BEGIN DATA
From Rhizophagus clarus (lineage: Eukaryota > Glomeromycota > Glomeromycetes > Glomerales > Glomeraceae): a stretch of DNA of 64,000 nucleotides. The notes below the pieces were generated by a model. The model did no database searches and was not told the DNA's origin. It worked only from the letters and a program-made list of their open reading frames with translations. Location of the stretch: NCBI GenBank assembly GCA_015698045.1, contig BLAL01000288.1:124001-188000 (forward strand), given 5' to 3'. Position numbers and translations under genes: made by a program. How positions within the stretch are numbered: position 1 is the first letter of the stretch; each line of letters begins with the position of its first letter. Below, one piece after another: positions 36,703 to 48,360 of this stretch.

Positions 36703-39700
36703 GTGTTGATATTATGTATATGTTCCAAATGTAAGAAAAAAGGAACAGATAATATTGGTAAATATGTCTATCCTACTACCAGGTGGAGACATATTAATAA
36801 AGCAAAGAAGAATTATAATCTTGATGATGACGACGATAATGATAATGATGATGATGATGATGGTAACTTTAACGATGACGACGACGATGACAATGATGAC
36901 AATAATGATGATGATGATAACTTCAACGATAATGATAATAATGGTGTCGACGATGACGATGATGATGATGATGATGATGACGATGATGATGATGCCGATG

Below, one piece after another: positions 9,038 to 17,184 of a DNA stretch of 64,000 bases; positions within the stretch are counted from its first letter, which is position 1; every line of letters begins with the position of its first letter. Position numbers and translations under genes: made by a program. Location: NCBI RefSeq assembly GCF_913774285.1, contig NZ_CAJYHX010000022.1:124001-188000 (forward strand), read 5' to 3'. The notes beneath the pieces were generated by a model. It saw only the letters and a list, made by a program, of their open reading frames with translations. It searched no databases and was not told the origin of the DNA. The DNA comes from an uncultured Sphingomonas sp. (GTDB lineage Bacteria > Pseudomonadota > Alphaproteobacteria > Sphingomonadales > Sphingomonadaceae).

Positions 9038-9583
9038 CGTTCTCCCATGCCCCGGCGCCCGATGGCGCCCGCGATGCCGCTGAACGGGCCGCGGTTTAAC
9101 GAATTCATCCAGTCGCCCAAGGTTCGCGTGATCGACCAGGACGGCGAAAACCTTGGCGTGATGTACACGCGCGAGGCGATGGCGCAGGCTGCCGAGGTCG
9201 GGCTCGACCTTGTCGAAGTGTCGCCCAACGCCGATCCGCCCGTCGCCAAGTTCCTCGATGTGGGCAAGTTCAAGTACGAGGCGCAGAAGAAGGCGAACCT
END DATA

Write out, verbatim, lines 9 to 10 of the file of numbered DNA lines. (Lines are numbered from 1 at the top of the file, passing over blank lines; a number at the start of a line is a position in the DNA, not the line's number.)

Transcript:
9101 GAATTCATCCAGTCGCCCAAGGTTCGCGTGATCGACCAGGACGGCGAAAACCTTGGCGTGATGTACACGCGCGAGGCGATGGCGCAGGCTGCCGAGGTCG
9201 GGCTCGACCTTGTCGAAGTGTCGCCCAACGCCGATCCGCCCGTCGCCAAGTTCCTCGATGTGGGCAAGTTCAAGTACGAGGCGCAGAAGAAGGCGAACCT